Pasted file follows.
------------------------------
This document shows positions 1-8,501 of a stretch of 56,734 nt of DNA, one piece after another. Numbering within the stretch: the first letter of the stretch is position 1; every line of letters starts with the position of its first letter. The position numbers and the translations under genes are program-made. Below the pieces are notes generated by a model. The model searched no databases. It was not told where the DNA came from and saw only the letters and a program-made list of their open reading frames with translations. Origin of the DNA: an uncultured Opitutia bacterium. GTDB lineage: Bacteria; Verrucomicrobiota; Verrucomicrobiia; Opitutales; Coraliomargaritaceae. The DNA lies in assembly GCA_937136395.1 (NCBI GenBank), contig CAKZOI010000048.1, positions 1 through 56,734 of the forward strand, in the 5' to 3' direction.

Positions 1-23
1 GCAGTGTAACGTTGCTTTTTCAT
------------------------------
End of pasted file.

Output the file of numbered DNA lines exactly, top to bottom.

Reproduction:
This document shows positions 1-8,501 of a stretch of 56,734 nt of DNA, one piece after another. Numbering within the stretch: the first letter of the stretch is position 1; every line of letters starts with the position of its first letter. The position numbers and the translations under genes are program-made. Below the pieces are notes generated by a model. The model searched no databases. It was not told where the DNA came from and saw only the letters and a program-made list of their open reading frames with translations. Origin of the DNA: an uncultured Opitutia bacterium. GTDB lineage: Bacteria; Verrucomicrobiota; Verrucomicrobiia; Opitutales; Coraliomargaritaceae. The DNA lies in assembly GCA_937136395.1 (NCBI GenBank), contig CAKZOI010000048.1, positions 1 through 56,734 of the forward strand, in the 5' to 3' direction.

Positions 1-23
1 GCAGTGTAACGTTGCTTTTTCAT